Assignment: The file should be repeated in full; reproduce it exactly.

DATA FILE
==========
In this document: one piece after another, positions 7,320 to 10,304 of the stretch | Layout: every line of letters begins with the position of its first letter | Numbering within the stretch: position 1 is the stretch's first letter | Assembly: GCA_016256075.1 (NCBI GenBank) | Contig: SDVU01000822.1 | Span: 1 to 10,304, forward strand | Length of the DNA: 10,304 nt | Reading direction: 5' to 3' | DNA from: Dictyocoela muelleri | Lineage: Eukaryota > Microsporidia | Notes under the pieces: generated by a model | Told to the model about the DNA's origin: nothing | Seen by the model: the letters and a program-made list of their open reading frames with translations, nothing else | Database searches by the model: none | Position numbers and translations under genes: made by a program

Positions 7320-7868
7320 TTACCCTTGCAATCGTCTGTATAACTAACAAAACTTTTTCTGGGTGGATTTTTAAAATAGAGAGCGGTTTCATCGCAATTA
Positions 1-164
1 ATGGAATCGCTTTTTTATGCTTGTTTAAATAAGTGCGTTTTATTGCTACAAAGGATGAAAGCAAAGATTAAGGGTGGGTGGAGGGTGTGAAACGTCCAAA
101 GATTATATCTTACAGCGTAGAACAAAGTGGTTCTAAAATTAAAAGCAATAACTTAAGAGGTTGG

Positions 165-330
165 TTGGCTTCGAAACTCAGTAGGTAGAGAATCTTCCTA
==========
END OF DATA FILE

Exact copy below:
In this document: one piece after another, positions 7,320 to 10,304 of the stretch | Layout: every line of letters begins with the position of its first letter | Numbering within the stretch: position 1 is the stretch's first letter | Assembly: GCA_016256075.1 (NCBI GenBank) | Contig: SDVU01000822.1 | Span: 1 to 10,304, forward strand | Length of the DNA: 10,304 nt | Reading direction: 5' to 3' | DNA from: Dictyocoela muelleri | Lineage: Eukaryota > Microsporidia | Notes under the pieces: generated by a model | Told to the model about the DNA's origin: nothing | Seen by the model: the letters and a program-made list of their open reading frames with translations, nothing else | Database searches by the model: none | Position numbers and translations under genes: made by a program

Positions 7320-7868
7320 TTACCCTTGCAATCGTCTGTATAACTAACAAAACTTTTTCTGGGTGGATTTTTAAAATAGAGAGCGGTTTCATCGCAATTA
Positions 1-164
1 ATGGAATCGCTTTTTTATGCTTGTTTAAATAAGTGCGTTTTATTGCTACAAAGGATGAAAGCAAAGATTAAGGGTGGGTGGAGGGTGTGAAACGTCCAAA
101 GATTATATCTTACAGCGTAGAACAAAGTGGTTCTAAAATTAAAAGCAATAACTTAAGAGGTTGG

Positions 165-330
165 TTGGCTTCGAAACTCAGTAGGTAGAGAATCTTCCTA